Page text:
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Documentary filmmaker abused in Pakistan

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Josef K

Mar 18, 2015
Saudi Arabia
Apprentice's Saira Khan tells how she was sexually assaulted in Pakistan | Daily Mail Online

A former star of The Apprentice has revealed that she was sexually assaulted by a gang of men in Pakistan as she filmed a BBC documentary.
Saira Khan, who was runner up in the first series of the show, was assaulted while filming in a square during a religious holiday in 2007.
The TV presenter, whose parents were raised in Pakistan, claims she was surrounded by men who groped and pressed up against her 'grabbing her boobs, bum and legs' as she tried to shoot scenes for a piece during Prophet Mohammed’s birthday.
She wrote: 'In 2007, I was asked by the BBC to travel to Pakistan and make a documentary.
'One particular shoot was to take place on the day when the Prophet Mohammed’s birthday was celebrated. My all-male British team were nervous because thousands of Pakistani men were to gather in a square and I was to report from the crowd.
'I was determined to do the piece and naively I thought: "Nothing will happen to me, it’s a spiritual day."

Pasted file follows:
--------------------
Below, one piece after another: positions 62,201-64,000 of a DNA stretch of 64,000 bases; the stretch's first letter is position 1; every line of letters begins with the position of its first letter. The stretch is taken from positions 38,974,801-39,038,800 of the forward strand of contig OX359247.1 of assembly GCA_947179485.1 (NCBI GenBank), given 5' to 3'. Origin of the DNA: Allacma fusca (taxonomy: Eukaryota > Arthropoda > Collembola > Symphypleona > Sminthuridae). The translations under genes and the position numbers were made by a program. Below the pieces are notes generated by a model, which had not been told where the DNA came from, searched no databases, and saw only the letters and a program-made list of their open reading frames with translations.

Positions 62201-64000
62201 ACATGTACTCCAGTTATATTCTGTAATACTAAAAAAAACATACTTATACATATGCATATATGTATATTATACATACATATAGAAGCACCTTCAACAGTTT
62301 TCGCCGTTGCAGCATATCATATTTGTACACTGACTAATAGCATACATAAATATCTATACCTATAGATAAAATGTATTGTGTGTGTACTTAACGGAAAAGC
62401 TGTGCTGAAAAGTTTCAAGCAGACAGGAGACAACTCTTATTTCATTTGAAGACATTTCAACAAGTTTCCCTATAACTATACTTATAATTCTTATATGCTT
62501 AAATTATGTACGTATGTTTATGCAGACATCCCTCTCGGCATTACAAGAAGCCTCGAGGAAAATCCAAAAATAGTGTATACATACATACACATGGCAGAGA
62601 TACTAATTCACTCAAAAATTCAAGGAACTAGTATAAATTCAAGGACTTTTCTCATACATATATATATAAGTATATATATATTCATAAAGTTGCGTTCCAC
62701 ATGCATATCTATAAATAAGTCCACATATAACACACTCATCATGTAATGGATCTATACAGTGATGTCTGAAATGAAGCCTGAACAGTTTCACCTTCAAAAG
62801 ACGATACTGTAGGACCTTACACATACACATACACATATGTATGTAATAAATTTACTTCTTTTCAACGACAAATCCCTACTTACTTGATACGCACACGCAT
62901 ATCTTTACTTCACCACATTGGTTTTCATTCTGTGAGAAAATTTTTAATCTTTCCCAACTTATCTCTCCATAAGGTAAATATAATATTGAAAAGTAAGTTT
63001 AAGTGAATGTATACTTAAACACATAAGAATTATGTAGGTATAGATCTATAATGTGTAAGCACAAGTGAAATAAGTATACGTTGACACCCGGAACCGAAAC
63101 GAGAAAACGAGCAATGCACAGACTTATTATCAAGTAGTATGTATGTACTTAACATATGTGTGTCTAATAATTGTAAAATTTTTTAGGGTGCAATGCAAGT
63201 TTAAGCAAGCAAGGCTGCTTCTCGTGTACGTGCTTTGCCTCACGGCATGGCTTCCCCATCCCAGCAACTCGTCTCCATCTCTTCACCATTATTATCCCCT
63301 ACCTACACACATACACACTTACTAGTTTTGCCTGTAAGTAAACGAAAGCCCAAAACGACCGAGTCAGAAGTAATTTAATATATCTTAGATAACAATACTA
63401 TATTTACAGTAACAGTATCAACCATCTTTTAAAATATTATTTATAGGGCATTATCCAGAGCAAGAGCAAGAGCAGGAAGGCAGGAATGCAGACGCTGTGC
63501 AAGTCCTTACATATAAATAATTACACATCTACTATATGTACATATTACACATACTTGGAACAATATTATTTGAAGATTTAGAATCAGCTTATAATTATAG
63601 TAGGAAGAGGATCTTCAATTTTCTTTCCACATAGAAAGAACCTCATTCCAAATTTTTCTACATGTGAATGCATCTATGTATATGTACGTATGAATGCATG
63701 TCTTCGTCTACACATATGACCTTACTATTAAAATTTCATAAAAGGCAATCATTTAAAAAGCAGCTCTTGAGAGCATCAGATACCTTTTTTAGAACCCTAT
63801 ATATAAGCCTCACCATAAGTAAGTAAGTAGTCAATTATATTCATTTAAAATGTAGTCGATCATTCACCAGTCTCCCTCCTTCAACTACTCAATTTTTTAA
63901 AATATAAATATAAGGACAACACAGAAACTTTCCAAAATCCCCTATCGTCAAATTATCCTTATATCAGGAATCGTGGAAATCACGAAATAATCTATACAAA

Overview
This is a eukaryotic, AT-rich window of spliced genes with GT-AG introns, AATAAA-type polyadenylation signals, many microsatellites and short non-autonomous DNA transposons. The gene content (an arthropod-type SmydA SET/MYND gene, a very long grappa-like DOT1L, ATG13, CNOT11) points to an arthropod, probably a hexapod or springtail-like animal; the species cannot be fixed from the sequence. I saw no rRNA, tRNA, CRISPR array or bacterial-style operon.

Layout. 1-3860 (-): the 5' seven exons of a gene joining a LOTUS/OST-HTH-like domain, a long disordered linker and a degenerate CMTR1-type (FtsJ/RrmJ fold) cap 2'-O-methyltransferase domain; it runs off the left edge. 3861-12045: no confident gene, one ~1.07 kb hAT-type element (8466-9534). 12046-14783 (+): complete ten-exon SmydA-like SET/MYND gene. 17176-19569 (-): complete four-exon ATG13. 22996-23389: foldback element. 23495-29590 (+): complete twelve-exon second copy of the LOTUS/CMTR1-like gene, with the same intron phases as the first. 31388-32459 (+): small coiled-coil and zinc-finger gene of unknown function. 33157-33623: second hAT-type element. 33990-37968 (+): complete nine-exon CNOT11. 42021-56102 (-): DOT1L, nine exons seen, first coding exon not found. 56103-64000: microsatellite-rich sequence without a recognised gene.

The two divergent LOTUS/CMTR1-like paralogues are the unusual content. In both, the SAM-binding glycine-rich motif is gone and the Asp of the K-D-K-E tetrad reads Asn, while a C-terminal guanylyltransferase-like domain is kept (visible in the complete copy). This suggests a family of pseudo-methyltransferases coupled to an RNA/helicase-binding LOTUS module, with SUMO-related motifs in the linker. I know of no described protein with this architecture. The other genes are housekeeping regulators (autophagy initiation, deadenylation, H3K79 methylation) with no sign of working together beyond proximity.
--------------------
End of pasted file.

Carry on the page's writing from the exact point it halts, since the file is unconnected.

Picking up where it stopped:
'I was dressed in the native shalwaar kameez – long baggy trousers and a tunic to cover my body. I wore a scarf around my head to show respect.
'All that was visible were my hands and face. With much persuasion, my director David allowed me to walk by myself near a crowd of men.
'I realised within five minutes what an idiot I had been – I was the only woman in this crowd. I was spotted and within minutes a group of men had circled me and hands were all over me while bodies pressed up against mine. I was rescued by our burly ‘fixer’ who carried me out.
'I was shaking and shocked – and I was angry at myself for being so naive after everything I had grown up with.'
It comes after a spate of sexual attacks in Cologne, Germany where there have been 516 reports of women being attacked by a group of men described as North African.
She said: 'Understanding how African and Asian men view and treat women in their own countries is crucial when dealing with the migrant crisis – because only when we understand their cultural practices can we help them to integrate. They need to understand that women are deemed equal to men in Western societies.
'Here in the West, we need to stop burying our heads in the sand and accept that Asian, Arab and African men grow up in societies where misogyny is the cultural norm. We need to talk about it so we can change it.
'Ignoring it, like the BBC did, is just condoning it. If we are allowing people to come in, we must also make sure that we are not blinded by some truths which are hard to swallow.
'It is a betrayal of the truth, of the majority of decent migrants and – most of all – of women who must not see progress turned back for the sake of accommodating a medieval world view.'
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